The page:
Victims, families face raw emotion as Parkland killer pleads guilty

Debra Hixon said the hardest part wasn’t hearing the Parkland killer speak when he pleaded guilty Wednesday to 17 counts of premeditated murder and 17 counts of attempted murder.

It was listening to prosecutor Michael Satz describe in graphic detail how Nikolas Cruz executed the shootings at Marjory Stoneman Douglas on Feb. 14, 2018, when Hixon’s husband Chris was among the 17 killed.

“We should be honoring the victims,” said Hixon, now an elected Broward County school board member whose office is about a block away from the courthouse. “We heard what happened, you heard what happened to all those people. … We have to and stop giving this person any more energy, and that’s really what I want to say today. He has sucked all of the energy out of so many people, and we have to stop allowing him the power to take anything else from us.”

Cruz faces either life in prison or the death penalty, which will be decided by a jury expected to be selected for a penalty phase in early January.

As Cruz, 23, entered his guilty plea Wednesday in a Broward courtroom, there were tears and hugs among families of the victims.

For those families and some survivors of the mass shooting, it was the first time they had come face to face with the confessed killer since that tragic day.

Cruz made a statement after pleading guilty, in which he apologized to the victims and their families and asked them to allow him to live, despite it being clarified by Judge Elizabeth Scherer that that isn’t their decision.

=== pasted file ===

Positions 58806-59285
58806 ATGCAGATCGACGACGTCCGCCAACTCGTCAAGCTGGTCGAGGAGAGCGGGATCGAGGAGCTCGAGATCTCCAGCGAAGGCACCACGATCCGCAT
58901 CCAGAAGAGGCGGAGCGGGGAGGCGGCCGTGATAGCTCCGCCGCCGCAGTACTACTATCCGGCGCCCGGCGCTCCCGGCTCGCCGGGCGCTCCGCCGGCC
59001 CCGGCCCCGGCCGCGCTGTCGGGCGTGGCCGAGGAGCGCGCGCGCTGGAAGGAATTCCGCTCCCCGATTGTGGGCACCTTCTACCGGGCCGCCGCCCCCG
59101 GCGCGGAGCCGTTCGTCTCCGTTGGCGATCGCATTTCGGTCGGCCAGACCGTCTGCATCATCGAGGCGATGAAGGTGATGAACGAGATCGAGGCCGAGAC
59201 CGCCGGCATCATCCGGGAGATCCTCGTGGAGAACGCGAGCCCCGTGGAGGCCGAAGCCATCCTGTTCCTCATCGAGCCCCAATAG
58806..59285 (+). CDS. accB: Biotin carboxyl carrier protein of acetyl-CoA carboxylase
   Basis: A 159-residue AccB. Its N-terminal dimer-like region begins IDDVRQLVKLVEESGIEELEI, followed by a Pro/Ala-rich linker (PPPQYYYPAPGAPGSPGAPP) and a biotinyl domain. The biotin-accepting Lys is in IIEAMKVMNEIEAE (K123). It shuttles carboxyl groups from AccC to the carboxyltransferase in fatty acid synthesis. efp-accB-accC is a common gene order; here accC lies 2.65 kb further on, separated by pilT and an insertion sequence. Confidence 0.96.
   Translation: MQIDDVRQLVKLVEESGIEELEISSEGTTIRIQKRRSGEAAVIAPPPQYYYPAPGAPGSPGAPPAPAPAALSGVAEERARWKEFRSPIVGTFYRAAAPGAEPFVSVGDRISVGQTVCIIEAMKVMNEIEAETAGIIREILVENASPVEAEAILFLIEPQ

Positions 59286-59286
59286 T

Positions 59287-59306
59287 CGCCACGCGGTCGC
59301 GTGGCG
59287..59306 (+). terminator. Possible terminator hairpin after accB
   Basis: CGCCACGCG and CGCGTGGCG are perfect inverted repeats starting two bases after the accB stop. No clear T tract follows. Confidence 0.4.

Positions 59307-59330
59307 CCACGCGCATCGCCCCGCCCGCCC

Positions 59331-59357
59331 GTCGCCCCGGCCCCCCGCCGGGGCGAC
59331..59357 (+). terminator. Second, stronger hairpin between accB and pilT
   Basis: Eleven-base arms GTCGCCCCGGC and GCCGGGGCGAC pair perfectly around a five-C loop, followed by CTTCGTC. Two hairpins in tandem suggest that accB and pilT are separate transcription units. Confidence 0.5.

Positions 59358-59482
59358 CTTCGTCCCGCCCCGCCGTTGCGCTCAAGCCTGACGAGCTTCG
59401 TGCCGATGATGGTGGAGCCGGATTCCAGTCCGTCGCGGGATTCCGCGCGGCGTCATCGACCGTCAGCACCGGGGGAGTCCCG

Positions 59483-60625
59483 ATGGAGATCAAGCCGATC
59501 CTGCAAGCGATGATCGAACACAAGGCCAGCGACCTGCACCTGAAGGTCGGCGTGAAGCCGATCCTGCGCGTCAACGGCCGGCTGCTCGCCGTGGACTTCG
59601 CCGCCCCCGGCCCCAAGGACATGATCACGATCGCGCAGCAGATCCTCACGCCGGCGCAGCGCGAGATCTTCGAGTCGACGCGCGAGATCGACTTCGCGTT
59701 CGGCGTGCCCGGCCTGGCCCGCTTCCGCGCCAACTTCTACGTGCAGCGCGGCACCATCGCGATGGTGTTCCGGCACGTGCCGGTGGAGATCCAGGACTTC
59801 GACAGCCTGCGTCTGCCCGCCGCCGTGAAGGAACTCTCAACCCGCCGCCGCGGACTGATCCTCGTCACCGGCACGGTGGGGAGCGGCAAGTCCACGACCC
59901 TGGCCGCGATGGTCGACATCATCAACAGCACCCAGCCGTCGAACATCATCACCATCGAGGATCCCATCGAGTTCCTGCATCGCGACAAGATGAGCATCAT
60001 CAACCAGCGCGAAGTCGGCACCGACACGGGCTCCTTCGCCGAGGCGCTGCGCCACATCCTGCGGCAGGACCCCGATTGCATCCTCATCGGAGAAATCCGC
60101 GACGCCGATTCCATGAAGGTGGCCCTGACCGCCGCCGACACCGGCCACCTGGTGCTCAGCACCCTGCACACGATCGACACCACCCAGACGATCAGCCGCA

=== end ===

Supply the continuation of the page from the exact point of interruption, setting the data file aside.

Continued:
“Quite frankly, we were very surprised to hear him speak and really have no interest in what he said,” said Tony Montalto, who lost his daughter 14-year-old daughter Gina in the school massacre. “If he wanted to do something for our families, then he shouldn’t have killed our loved ones. Let’s just make that clear.”

Anthony Borges was among the victims at court. He was critically injured in the shootings but survived.

“That’s not my right,” Borges said when asked whether Cruz should get the death penalty. “I’m not God to make the decision to kill him or not. That’s not my decision. My decision is to be a better person and to change the world. I don’t want this to happen again. it hurts, it really really hurts.”

Borges did say that he accepts Cruz’s apology.

Some parents of slain students found the killer’s apology self-serving and said Cruz does deserve the death penalty.

“I think as a society we should prosecute the people who commit these heinous acts to the fullest extent of the law,” Montalto said. “We need to find a way to prevent others from wanting to copy them.”

Gena Hoyer, who lost her 15-year-old son Luke, said: “I didn’t care what he had to say. I was shocked he was able to speak, and it was very uncomfortable.”

Thomas Hixon, who lost his father Chris, the school’s athletic director and wrestling coach, said: “We’re hoping for the death penalty because that’s the best way that he will hopefully actually feel some bit of remorse or some bit of what we had to go through or what our loved ones went through.”

For Linda Schulman — who lost her 35-year-old son Scott Beigel, a teacher and coach — it comes down to which punishment would be harsher for Cruz.

“Whichever means makes him suffer more, I want him to suffer. Because I want him to suffer the way he’s made all of us suffer,” Schulman said via video conference because she didn’t attend the plea. “Every day we suffer. Every time we talk about it we suffer.”

“I think killing him death by injection is too peaceful,” said Andrew Pollack, whose daughter Meadow, 16, was killed in the shooting. “Get him out of the jail and put him in the prison where he gets prison justice.”

Manuel Oliver, whose 17-year-old son Joaquin “Guac” Oliver was murdered, told Local 10 News last week that “not even the death penalty, would in any way balance what happened to my son.”

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